“So how long was it before you went on a date, after?” Malcolm asks this on the heels of a great conversation about teenage daughters and driver permits,  just as she’d relaxed into noticing his fresh scrubbed scent and the warmth radiating from his square hand. Now a tremor passes through her. She tips up her wineglass, heat feathering into her cheeks. She’d lie, but something about the way he leans toward her in his poorly ironed button-down oxford, with the diagonal crease across the chest, instead extracts from her the truth:  “Fifteen years.”

He blinks.  His mustache twitches.  “I thought you said—I’d understood your husband died fifteen years ago.” 

She lifts her eyes to his and nods slowly.  He colors.  He runs his hand over his mouth. 

“I’m not advocating anyone wait that long, believe me,” she blurts out,  drowning out his quiet “So this is your first--” She continues,  “If you’d asked me fifteen years ago, I wouldn’t have believed it myself.  It just…one year kinda became the next…” No need to mention the awkward set-ups, the way the occasional single man would materialize at a friend’s dinner party, leaving her confused and tongue-tied.  No need for him to know she’d worn her wedding band until last year.  She’d married Michael because she loved him and needed time to decide on her future before being forced to return to Canada, but once married, it felt like all she’d ever wanted to be with him.  When that was no longer possible, there was Mikki, and Mikki needed holding and breast milk and gentle fingers brushing her forehead;  Mikki needed upbeat games and doctor check-ups and someone to pay the bills.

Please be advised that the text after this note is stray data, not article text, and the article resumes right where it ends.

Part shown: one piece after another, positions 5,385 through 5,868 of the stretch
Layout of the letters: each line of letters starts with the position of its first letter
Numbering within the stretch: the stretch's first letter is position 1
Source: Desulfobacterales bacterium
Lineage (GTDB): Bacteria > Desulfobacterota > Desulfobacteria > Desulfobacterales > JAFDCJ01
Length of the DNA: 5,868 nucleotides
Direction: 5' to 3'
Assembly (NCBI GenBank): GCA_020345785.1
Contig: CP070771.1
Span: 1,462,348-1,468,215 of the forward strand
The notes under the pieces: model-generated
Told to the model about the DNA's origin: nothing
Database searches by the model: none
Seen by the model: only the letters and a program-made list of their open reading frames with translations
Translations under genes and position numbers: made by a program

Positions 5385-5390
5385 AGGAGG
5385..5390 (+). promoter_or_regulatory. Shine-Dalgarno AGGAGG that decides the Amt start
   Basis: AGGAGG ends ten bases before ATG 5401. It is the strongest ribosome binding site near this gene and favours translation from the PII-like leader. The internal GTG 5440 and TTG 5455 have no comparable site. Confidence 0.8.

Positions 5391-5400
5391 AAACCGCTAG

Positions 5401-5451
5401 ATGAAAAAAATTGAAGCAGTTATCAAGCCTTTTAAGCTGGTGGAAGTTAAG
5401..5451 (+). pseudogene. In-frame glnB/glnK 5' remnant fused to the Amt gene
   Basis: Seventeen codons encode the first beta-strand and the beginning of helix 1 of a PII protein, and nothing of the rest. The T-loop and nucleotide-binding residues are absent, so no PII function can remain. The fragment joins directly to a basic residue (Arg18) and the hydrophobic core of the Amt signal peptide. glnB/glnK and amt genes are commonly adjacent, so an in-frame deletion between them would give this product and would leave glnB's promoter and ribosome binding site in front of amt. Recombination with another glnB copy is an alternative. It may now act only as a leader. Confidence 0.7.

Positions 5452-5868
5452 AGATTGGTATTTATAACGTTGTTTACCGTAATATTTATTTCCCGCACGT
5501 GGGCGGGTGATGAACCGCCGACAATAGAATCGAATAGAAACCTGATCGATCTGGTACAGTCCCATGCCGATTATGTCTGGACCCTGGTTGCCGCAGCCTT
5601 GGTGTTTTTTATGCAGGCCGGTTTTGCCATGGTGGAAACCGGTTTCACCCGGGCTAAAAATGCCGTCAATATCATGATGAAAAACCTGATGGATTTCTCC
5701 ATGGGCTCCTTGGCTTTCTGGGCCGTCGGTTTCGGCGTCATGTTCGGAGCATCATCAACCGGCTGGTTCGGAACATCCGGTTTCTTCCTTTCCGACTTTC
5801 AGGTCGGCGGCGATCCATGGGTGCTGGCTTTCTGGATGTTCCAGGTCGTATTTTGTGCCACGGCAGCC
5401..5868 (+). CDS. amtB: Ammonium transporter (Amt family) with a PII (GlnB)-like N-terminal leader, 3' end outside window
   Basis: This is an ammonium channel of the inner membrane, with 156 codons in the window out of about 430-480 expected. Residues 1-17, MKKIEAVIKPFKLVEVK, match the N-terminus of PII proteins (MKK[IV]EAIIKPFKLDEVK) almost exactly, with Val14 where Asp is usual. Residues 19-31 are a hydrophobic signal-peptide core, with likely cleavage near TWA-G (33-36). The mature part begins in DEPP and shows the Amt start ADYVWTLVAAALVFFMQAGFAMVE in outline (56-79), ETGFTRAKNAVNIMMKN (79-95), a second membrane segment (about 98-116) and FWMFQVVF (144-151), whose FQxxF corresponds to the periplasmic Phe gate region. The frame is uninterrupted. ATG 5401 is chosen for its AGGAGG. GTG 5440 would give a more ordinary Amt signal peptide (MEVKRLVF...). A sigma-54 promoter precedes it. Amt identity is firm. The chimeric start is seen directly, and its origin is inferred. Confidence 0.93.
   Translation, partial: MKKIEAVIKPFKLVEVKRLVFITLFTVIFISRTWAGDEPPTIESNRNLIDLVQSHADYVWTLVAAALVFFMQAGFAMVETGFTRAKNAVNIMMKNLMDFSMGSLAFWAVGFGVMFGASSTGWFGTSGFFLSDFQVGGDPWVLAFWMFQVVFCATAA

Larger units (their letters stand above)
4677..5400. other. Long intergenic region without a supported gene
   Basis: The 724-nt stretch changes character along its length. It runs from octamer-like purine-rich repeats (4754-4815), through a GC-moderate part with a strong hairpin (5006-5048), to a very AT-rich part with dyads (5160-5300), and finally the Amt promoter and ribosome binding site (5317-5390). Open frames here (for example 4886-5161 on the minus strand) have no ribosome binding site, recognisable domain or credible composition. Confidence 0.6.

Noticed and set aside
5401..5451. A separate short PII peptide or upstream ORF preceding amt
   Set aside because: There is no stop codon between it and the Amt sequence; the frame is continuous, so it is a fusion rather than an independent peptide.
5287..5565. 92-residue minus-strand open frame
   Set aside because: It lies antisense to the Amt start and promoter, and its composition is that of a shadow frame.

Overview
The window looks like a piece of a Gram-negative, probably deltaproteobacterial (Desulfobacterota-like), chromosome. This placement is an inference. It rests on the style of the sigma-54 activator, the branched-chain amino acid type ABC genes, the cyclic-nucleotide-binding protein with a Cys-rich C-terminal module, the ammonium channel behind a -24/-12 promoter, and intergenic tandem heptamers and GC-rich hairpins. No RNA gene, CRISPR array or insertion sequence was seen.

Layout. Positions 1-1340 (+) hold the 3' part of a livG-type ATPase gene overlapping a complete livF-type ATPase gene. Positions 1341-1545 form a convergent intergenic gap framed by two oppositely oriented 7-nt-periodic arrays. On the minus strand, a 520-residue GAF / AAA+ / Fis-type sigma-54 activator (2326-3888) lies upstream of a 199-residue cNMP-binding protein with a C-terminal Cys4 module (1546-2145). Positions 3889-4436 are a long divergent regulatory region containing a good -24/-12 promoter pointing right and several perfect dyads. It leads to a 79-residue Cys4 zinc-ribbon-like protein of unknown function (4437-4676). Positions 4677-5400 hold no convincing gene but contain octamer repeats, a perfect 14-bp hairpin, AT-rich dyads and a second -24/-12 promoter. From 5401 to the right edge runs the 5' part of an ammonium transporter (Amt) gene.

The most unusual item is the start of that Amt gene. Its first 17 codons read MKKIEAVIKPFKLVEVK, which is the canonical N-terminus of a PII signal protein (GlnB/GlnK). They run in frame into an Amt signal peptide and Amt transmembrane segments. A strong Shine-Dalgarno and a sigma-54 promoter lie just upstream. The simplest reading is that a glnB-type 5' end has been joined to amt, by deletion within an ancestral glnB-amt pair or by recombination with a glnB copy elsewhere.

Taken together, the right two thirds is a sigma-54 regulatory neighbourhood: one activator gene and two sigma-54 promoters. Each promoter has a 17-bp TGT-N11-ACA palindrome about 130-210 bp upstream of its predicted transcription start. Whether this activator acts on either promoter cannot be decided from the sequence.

“I’m glad that you came out tonight,” he says.  She nods. Malcolm has a creased face and a sprinkling of white in his chestnut hair, but he’s just a few years older than she.  Men her age look so much older than they used to.

“Don’t you—ahem. I mean, I don’t--I honestly don’t think I could make it that long on my own,” he says. She winces at the look of despair in his eyes.  “The third child was Lara’s idea.  And since we’ve moved he’s started wetting the bed again, and my older girl says I’ve ruined her life by making her leave her friends. But here I’ve got people—my parents can be in the house after school.” He sniffs. “Do you think it was a mistake, moving?”  His eyes pierce hers and he twitches his mustache again. They’ve known each other thirty minutes.

She shakes her head and says,  “No.”

He nods.  “I couldn’t stand it in that house,  the furniture she’d picked and the walls she painted.” He kneads his brow with thumb and forefinger, then leans toward her.  “It would’ve been so easy for you to move, with a newborn.  Start over. Did you think about heading home to Canada?”

Ellie shrugs.  Everyone used to ask.  “Of course. I just wanted to finish my degree—I had about a year to go when Mikki was born and Michael died. I thought a year’s worth of work would only take a year.”  Malcolm’s eyes crease and they both laugh drily.  “But somehow after…”